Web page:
With titles under her belt like Live Alone and Like It: A Guide for the Extra Woman and Orchids on Your Budget: Live Smartly on What You Have, Marjorie Hillis was writing to women of a particular ilk. Despite initial success these books later came to be seen as a bit scandalous. Hillis was crafting books that were aimed at the single lady, a curious creature at the time. Of course, these days it’s no big deal to be a woman and to be single, in fact a good deal of commerce these days relies on just this fact. However, in the era of homemakers it was a controversial topic.
Hillis had been raised by a minister (and theologian) father and an authoress mother. As a young woman she became interested in writing herself, and worked her way up to become assistant editor of Vogue magazine.
This was unusual because at the time, women were often expected to work in more menial jobs like waitressing, housekeeping, or working in the typing pool. Good jobs were hard to come by for women, which meant that single women especially had to make every penny and every indulgence count all the more.
As a single gal Hillis knew that her fellow female workers would have had to make budgeting and scrimping work for them. However, she feared that they would not have an elegant or glamorous time and would fail to enjoy the freedom of single life if they were too focused on budgeting. Her first book, Live Alone and Like It, centered around teaching single ladies -most probably not living in very nice apartments- how to live life to the fullest.
In 1936 Live Alone and Like It reached #9 on the non-fiction bestseller list. Although, the book’s launch was helped greatly by the promotion of her book in department stores alongside products like those mentioned in the book, to boost sales of both. The plan worked and the book was so popular that the film rights were optioned, although no film was made from it.
Her later book, Orchids on Your Budget, also placed highly in 1937 even without the fanfare of her first book. Her advice to single women resonated with her readers. Her tips were all about taking care yourself, no matter your income. And, then using the spare income and energy that you had on yourself, unlike married women who were expected to contribute to the family at every turn.
Hillis’ was a decidedly metropolitan attitude since many rural women often had no access to jobs, let alone jobs that would have paid the bills. Along with this more cosmopolitan mindset also came words on how to pamper oneself. Hillis offered advice on how to store liquor when one’s digs had no fridge, how to get over one’s fears of a burglar breaking in, and how to apply perfume properly.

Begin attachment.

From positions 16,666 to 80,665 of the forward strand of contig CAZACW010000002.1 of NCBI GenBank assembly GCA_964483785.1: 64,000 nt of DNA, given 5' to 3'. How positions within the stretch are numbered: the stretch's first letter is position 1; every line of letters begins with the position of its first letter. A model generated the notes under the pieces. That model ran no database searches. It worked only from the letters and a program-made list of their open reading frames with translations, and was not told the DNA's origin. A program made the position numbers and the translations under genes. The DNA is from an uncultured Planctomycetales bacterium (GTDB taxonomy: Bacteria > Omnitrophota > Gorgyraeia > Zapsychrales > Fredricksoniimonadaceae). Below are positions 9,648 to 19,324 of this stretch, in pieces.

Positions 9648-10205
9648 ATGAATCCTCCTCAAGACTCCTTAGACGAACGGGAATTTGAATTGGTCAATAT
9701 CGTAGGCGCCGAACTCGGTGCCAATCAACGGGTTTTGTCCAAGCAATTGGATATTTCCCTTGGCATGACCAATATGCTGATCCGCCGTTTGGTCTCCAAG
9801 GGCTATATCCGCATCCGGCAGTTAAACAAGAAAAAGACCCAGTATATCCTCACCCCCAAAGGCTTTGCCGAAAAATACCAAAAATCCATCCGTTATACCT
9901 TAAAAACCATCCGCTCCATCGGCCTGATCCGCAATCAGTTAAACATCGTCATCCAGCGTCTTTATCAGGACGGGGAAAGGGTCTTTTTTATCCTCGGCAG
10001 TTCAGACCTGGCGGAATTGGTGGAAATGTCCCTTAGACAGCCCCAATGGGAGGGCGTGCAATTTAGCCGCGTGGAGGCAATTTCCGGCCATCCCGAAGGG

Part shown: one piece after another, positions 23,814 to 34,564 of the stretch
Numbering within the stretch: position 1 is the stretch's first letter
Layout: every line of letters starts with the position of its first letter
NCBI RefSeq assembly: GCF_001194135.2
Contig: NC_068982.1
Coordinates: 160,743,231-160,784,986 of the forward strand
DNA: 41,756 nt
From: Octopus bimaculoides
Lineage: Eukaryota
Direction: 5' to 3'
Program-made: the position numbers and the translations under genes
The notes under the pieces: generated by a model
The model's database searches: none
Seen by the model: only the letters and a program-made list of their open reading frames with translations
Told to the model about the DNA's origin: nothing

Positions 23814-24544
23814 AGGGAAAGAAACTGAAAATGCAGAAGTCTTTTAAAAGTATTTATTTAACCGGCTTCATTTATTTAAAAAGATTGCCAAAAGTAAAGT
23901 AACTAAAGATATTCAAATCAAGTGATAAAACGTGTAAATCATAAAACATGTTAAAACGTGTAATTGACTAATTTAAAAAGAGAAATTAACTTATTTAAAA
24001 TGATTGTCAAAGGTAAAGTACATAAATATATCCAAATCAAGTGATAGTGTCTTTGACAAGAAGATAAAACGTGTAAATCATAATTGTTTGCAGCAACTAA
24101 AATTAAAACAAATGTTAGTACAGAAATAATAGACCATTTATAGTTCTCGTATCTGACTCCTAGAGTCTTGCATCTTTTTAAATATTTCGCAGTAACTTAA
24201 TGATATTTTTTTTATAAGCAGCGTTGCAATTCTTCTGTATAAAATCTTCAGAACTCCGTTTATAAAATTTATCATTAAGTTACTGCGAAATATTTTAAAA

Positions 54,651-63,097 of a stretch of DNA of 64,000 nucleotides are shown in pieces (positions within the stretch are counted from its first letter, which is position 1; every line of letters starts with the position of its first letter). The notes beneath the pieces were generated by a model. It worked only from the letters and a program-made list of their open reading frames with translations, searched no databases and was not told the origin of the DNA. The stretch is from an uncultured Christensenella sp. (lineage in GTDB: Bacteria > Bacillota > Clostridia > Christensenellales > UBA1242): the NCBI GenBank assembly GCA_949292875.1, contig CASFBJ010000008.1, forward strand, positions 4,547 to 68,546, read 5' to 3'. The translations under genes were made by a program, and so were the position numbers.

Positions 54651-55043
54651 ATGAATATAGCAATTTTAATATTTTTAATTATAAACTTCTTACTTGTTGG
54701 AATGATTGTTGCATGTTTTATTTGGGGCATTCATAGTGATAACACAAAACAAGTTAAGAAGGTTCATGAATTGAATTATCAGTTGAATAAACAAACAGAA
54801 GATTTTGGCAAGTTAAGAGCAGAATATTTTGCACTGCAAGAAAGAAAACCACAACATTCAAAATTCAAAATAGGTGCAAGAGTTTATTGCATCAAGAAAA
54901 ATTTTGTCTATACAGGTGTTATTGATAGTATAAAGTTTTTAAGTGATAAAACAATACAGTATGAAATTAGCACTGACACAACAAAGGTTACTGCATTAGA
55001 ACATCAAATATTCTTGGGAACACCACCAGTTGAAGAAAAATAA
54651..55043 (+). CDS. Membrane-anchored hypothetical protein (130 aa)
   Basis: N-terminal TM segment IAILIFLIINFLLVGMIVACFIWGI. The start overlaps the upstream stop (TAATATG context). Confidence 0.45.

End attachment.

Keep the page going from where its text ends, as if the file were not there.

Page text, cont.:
Hillis also discouraged single women from blaming their lack of a husband for their circumstances or from indulging in too much self-pity. For many young women the pressure to get married was strong, even as it most certainly meant the end of profitable work for most of them. However, Hillis preached that if one was going to be unmarried, she might as well enjoy a spot of perfume or a lace negligée for herself now and again.
Hillis’ writings infuriated traditionalists at the time. They claimed that she was actively discouraging women from marrying if they had the chance. Her detractors saw her as promoting the “bachelor girl” lifestyle.
Despite working for a huge fashion magazine and also having an inheritance, Hillis spent her money wisely and instructed her readers to do the same. And, she didn’t remain a spinster for long as she married in 1939. It’s not that she was advising women to stay unmarried, just that they should take care of themselves until they got married.
Hillis wanted her readers to feel less like cast-offs and more like cherished women. Today we might call that part of the cultural move towards self-acceptance and self-love, but Hillis’ critics did not see things that way. When she got married, her critics called her the “sneerer of love” and accused her of being a hypocrite.
Hillis was widowed in 1949 and she outlived her husband by 22 years. She passed away at the age of 82, after having written a final guide for the live-aloner in later life which did not do quite as well as her first two.
When she died, newspaper obituaries worried over whether she had “glorified spinsterhood”. Modern reviews of her first book, however, are that it was altogether charming and helpful. One reader wrote, “On the whole, uplifting but also sensible advice for living alone–and exactly what this single girl needed to hear.”